Doug Brummel, a lay evangelist recently appeared for two nights
at Morgan Hill’s St. Catherine Roman Catholic Church.
“One day a man had a dream that he was walking along the beach with the Lord. The Lord said, ‘I need you to do mission work and share with my people my love for them.’
“The man replied, ‘But Lord, I hate snakes and don’t want to go to rain forests and jungles to do mission work.’
“The Lord laughed and said, ‘My child, I want you to do mission work in this country. In other countries people may not have heard of me, but in this country they’ve heard and seem not to care. Please share with them the joy that my resurrection was meant to bring.'”
This anecdote explains the career of Doug Brummel, a lay evangelist who recently appeared for two nights at Morgan Hill’s St. Catherine Roman Catholic Church.
Born in Texas, Brummel has degrees in mass communications (Illinois State University) and counseling psychology (Benedictine University). After serving as a youth minister and retreat director, he began his own creative ministry in 1992, traveling throughout the country to give keynote addresses at conferences and present missions (short-term educational, faith-building workshops) at churches.
He calls his parish performances “Lighten Up!” and they feature a cast of characters he presents himself, crediting this technique to the influence of comedic greats like Red Skelton, Carol Burnet, and Bill Cosby.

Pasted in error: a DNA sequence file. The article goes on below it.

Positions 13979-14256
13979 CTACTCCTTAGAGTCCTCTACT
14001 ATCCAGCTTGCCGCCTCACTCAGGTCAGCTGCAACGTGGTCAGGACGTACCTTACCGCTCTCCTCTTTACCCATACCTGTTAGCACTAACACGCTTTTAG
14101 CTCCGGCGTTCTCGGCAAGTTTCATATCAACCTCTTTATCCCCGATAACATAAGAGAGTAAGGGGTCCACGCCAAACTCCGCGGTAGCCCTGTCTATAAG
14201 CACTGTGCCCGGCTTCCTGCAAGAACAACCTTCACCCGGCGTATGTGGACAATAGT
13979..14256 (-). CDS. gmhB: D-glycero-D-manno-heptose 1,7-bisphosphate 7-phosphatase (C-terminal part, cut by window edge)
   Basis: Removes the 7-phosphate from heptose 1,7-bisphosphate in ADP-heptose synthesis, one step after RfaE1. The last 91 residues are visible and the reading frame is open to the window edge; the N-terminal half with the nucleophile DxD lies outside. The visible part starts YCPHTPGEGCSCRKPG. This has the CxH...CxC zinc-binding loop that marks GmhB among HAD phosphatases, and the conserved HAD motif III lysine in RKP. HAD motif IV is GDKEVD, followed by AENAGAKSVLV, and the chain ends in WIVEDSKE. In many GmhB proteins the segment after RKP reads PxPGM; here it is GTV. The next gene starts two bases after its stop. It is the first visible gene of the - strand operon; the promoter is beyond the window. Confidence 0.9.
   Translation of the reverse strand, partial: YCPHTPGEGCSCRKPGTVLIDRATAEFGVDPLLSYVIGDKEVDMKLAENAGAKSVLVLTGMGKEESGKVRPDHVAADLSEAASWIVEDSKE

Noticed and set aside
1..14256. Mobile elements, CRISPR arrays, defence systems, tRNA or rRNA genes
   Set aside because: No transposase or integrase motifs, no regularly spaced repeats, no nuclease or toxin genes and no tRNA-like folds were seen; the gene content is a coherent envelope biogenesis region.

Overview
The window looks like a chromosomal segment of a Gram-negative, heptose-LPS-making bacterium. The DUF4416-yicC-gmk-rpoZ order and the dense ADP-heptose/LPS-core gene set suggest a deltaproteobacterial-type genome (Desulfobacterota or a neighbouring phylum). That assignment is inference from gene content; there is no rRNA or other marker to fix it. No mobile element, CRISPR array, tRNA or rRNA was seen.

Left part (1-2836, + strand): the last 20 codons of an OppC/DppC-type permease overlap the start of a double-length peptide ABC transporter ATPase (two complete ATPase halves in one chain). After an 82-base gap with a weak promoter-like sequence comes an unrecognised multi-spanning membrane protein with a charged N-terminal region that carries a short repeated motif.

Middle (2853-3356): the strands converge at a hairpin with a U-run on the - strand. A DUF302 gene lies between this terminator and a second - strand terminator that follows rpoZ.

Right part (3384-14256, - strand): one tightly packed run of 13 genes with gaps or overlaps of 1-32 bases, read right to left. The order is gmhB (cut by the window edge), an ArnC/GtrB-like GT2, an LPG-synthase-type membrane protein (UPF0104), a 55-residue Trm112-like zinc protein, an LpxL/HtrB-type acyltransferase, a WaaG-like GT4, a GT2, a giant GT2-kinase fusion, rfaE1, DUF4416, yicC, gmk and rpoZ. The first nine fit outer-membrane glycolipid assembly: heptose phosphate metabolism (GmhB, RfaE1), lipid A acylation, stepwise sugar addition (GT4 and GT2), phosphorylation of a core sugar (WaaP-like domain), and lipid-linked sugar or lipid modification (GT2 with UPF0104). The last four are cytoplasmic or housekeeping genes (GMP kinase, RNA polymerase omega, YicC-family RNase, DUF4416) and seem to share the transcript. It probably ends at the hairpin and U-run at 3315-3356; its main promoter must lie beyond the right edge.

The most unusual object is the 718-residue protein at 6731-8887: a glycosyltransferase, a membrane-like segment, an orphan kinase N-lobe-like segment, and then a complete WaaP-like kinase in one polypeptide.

First to be introduced was Estelle, a middle-aged woman who apparently was in the church by mistake, looking for the “Lighten Up Aerobics Class” she had heard advertised. Estelle was interested in becoming a Catholic, mainly because she likes the color purple and noticed that Catholic churches use that color often.
Her questions about the seven “saccharine mints” allowed a discussion with the audience of the concept of “sacrament” and a review of the meanings of the seven recognized by the Church.
Estelle noticed that “Jane Fonda must not have invented aerobics.” Observing a daily mass (“the quicker picker upper”), she was amazed at the amount of energy needed to rapidly stand, sit, and kneel multiple times in a short amount of time.
Another visitor was Andrew, a college student wearing a backwards baseball cap. Andrew explained how his religious studies class equipped him to correct his friends’ misconceptions about Catholic beliefs. For example, rather than worshiping statues Catholics use them like family photos, “as visual reminders of those who have gone before in the faith.”
Joe, “an older gentleman,” told about the loss of his wife of 57 years and their 12-year -old daughter and how his faith sustains him in his grief.
Through humor, inspirational stories, and music Brummel kept the audience of children through senior citizens engaged for two hours: laughing, singing along with his piano accompaniment, and enthusiastically joining in the closing prayers.
For more information about Lighten Up! or to see a schedule of upcoming performances check the Internet at www.dougbrummel.com.